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Demand & Delivery Pumps52 Products
Demand & Delivery Pumps(52)
Demand or delivery pumps send water stored in a water tank to a faucet or shower head on demand, delivering hot or cold water right when you need it.
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A demand or delivery pump draws water from an atmospheric or non-pressurized storage tank or low-pressure city supply to send water to the desired location on demand and boost low water pressure. Demand pumps deliver water to soda fountains, ice makers, refrigerator water dispensers, or any other water dispenser. These pumps are designed for easy installation and can be mounted in any position.
What are demand pumps used for?
- • Water filtration systems
- • Reverse osmosis
- • Food and beverage systems
- • Distillation
- • Irrigation
How demand pumps work
Like water booster pumps, demand and delivery pumps increase water pressure. Demand pumps are a type of diaphragm pump since they move water through an expanding and contracting diaphragm. This diaphragm transports fluids similar to the way the human heart pumps blood.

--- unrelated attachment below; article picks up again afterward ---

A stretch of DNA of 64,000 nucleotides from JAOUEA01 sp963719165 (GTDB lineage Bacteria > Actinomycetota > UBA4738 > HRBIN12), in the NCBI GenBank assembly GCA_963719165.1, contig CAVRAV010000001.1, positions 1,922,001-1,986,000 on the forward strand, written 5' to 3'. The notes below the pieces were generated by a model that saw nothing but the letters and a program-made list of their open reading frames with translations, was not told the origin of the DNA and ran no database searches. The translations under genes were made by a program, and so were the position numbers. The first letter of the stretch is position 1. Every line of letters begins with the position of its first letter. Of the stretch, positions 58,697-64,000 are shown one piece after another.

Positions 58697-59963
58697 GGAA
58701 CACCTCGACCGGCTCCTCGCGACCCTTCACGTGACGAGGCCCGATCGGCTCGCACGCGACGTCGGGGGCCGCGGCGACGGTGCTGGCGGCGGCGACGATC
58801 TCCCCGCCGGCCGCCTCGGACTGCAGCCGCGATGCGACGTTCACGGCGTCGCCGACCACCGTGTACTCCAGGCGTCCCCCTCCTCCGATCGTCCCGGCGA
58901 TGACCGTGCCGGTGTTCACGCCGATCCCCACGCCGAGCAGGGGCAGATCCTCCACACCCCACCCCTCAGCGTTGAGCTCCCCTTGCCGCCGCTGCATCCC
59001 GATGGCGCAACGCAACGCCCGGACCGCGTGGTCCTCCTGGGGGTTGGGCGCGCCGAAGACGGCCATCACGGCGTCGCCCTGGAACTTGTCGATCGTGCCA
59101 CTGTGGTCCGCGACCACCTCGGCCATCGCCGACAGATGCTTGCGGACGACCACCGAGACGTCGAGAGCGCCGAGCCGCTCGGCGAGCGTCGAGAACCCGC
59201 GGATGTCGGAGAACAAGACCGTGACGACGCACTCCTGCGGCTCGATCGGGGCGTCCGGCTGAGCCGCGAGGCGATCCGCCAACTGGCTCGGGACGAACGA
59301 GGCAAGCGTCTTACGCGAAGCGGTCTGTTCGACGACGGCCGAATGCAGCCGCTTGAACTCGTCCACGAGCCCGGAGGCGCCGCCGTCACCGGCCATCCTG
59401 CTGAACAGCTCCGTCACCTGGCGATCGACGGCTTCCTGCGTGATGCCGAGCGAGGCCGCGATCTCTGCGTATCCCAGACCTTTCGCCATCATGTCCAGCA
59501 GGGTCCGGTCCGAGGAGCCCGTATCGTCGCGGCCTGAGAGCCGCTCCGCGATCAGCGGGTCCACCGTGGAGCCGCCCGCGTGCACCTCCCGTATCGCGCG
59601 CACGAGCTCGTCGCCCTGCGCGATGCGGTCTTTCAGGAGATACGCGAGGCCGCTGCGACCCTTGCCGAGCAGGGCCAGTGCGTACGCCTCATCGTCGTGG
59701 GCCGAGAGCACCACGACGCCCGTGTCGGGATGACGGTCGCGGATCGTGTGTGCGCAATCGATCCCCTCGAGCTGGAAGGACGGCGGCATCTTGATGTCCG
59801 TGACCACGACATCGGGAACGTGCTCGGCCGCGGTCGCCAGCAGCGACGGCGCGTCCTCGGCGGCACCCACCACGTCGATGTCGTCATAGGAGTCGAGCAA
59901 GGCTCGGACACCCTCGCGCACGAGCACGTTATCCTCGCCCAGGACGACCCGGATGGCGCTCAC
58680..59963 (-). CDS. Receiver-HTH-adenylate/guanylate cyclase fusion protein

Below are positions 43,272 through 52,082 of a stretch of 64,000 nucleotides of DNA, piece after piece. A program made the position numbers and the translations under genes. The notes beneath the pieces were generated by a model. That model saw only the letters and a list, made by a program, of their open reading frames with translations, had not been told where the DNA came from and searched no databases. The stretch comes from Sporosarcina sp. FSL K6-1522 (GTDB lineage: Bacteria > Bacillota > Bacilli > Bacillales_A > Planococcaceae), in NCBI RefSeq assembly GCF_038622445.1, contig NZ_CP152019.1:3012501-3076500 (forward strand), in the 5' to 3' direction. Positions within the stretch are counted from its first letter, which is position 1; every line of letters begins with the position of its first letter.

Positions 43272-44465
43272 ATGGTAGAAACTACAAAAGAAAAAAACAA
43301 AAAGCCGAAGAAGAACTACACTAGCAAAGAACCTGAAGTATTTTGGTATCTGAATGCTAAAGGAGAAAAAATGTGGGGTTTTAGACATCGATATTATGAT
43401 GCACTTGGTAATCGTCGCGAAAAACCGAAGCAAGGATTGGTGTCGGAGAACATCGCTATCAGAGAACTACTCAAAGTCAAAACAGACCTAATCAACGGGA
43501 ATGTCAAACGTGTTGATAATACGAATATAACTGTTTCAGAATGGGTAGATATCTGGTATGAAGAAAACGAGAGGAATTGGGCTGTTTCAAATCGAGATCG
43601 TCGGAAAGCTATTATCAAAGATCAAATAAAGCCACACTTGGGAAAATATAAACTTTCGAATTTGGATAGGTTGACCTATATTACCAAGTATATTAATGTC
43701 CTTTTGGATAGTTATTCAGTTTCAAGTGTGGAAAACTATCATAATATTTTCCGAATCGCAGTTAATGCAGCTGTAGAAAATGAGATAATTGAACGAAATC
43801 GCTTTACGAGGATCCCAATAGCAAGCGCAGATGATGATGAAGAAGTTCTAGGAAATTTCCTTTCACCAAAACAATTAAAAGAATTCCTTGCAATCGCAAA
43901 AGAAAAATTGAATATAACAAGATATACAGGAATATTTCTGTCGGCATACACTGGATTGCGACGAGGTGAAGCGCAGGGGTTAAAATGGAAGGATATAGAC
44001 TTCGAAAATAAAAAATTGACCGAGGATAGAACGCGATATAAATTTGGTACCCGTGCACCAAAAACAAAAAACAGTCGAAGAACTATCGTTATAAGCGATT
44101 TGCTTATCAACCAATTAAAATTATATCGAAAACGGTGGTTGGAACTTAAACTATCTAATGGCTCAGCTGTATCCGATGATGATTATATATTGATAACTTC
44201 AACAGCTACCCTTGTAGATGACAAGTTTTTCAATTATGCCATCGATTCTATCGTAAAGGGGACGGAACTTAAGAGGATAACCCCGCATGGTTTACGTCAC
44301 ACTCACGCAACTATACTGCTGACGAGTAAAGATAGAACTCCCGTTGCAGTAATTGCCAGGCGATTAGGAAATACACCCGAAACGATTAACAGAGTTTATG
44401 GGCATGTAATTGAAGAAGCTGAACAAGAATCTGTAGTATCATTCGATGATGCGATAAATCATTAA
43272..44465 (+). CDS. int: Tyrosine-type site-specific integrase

- You or a customer pushes the button on a refrigerator or drinking fountain for a drink.
- A solenoid valve opens, signaling the pump that someone needs water.
- The diaphragm inside the pump expands, which lowers the pressure.
- This creates a vacuum that pulls in the fluid.
- As the diaphragm contracts, it pushes the fluid out of the pump.
- The pump sends water to the desired location.
- As soon as the button is released, the solenoid valve shuts off the water supply. These valves function based on pressure; a switch usually shuts off the pump when it reaches 60 psi.
Demand or delivery pumps can be operated in demand mode (controlled by a pressure switch) or delivery mode (controlled by external power switching device). If needed, an integral bypass valve can be used to limit pressure.
Why is an accumulator tank important?
- • It prevents the pump from turning on and off with a fluctuation in pressure.
- • It allows for more water production.
- • It ensures smooth operation.